PET/CT detection of temporal arteritis

By Yu Iwabuchi, MD
Data courtesy of Keio University Hospital, Tokyo, Japan
|08/21/2018

A 63-year-old man with a history of coronary artery disease and atherosclerotic narrowing of carotid vessels presented with occasional chest pain along with a fever of long duration. In view of the possibility of diffuse cardiovascular disease, the patient underwent PET/CT performed on a Biograph™ mCT. Following a low-dose non-contrast CT, a whole-body PET scan was performed from the top of head to the upper thigh and PET data was reconstructed using ultraHD•PET (time-of-flight [ToF] and point spread function [PSF] reconstruction combined) at a 200 x 200 matrix.

The PET/CT shows uptake of tracer in the walls of the descending aorta until the aortic bifurcation as well as the aortic arch.
Figure 1

The PET/CT images showed a clear uptake of the tracer on the artery such as the aorta, carotid artery, and subclavian artery, suggesting vasculitis. These findings were difficult to point out in a contrast-enhanced CT performed on the same day (Figure 1). Interestingly, the PET/CT study also demonstrated a characteristic accumulation of the tracer on the bilateral temporal arteries, which implies temporal arteritis (Figure 2). The diagnosis was subsequently confirmed by the result of the biopsy of a temporal artery.

Axial section through the brain of the PET/CT study with adjustment of PET window settings in order to demonstrate uptake of tracer in bilateral temporal arteries (see arrows) suggestive of temporal arteritis.
Figure 2

Cardiovascular diseases are often presented with symptoms related to heart as well as vascular manifestations. Vasculitis is often present together with coro nary artery disease. It is often difficult to diagnose vasculitis at an early stage by using the conventional morphological imaging such as CT. Abnormal vascular hypermetabolism seen in PET/CT is often reflective of vasculitis at an early stage before irreversible morphological change of the artery. Vascular uptake in PET/CT provides the physician an overview of the inflammation within the entire cardiovascular system, especially arteries, which is key to systemic evaluation of cardiovascular disease. Although uptake in large arteries are well delineated on PET/CT, it is often difficult to visualize low level of uptake as is often seen in inflammation of smaller vessels such as temporal arteries.1 However, with the development of PET reconstructions in recent years such as ToF and PSF, detection capability of small lesions has increased. In the present case,an incidental finding of a small lesion of the temporal artery detected due to the improved spatial resolution and lesion contrast obtained because of ToF and PSF helped identify peripheral cardiovascular disease (temporal arteritis). Improved lesion contrast achieved by ToF and PSF along with overall high count rate capability of the Biograph mCT enable high resolution PET imaging with higher matrix reconstructions which result in smaller voxels for improved definition of low intensity focal uptake within arterial walls reflecting arteritis.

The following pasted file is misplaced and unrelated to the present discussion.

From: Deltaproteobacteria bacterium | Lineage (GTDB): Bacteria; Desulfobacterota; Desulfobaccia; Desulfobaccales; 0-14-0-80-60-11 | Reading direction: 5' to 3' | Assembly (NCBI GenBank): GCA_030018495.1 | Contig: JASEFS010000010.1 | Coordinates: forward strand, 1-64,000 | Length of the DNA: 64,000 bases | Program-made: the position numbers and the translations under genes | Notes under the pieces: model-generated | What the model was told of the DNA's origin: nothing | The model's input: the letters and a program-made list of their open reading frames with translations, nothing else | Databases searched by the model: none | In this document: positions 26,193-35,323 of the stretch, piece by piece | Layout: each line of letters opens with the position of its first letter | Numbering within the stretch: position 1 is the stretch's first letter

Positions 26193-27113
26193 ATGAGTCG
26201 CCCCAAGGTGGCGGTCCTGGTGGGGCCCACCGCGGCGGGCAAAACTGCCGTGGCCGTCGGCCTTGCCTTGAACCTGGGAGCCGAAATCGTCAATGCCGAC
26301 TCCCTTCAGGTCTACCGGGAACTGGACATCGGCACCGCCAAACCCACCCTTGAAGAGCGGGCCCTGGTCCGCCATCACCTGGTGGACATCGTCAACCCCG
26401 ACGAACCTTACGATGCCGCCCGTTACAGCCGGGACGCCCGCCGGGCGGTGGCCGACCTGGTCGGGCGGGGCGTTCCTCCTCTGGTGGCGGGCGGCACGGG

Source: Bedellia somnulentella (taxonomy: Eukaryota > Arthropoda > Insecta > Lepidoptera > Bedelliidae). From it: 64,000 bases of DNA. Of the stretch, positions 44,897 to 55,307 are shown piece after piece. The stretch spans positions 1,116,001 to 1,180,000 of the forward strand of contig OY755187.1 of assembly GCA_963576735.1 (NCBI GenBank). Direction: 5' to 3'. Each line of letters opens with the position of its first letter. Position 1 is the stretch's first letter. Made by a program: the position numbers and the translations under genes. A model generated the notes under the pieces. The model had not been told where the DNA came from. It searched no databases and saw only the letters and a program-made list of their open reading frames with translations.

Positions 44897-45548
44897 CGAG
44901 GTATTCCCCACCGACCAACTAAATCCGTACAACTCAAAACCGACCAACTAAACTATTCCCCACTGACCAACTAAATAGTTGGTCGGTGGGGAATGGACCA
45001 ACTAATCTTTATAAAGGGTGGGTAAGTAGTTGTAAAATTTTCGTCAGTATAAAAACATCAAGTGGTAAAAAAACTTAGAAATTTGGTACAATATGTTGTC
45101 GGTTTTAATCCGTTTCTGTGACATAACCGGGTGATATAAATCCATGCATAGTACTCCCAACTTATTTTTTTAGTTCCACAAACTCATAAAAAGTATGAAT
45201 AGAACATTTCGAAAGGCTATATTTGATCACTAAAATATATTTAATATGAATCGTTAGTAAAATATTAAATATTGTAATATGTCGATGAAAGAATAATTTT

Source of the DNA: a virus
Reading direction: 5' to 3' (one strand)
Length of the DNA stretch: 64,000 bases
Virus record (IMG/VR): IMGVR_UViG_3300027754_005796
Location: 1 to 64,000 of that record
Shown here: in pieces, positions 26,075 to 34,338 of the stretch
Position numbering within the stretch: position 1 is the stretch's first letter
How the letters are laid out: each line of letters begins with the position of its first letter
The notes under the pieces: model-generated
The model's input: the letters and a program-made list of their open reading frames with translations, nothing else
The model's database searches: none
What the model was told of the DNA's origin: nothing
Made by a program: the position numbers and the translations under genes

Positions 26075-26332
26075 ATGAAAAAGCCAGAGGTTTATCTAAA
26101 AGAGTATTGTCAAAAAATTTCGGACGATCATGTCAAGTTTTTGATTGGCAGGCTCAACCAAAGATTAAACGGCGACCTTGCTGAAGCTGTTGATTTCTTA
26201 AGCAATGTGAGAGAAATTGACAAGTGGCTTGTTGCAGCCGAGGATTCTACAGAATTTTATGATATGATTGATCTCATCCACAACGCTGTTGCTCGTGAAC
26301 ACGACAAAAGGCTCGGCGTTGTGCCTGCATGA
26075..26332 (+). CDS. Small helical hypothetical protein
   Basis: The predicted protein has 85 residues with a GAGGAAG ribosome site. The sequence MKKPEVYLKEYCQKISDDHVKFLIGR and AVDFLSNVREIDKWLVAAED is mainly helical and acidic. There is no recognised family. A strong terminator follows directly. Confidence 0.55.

In a patient with diffuse cardiovascular disease, PET/CT demonstrated an incidental finding of focal hypermetabolism in bilateral temporal arteries which suggested presence of temporal arteritis.

Scanner: Biograph mCT

PET/CT

 

Injected dose

6.1 mCi

Scan delay

90 min

Acquisition

1.2 mm/sec whole-body ultraHD·PET reconstruction

CT

 

Tube voltage

100 kV

Tube current

68 eff mAs

Slice collimation

64 x 0.6 mm

Slice thickness

3 mm

1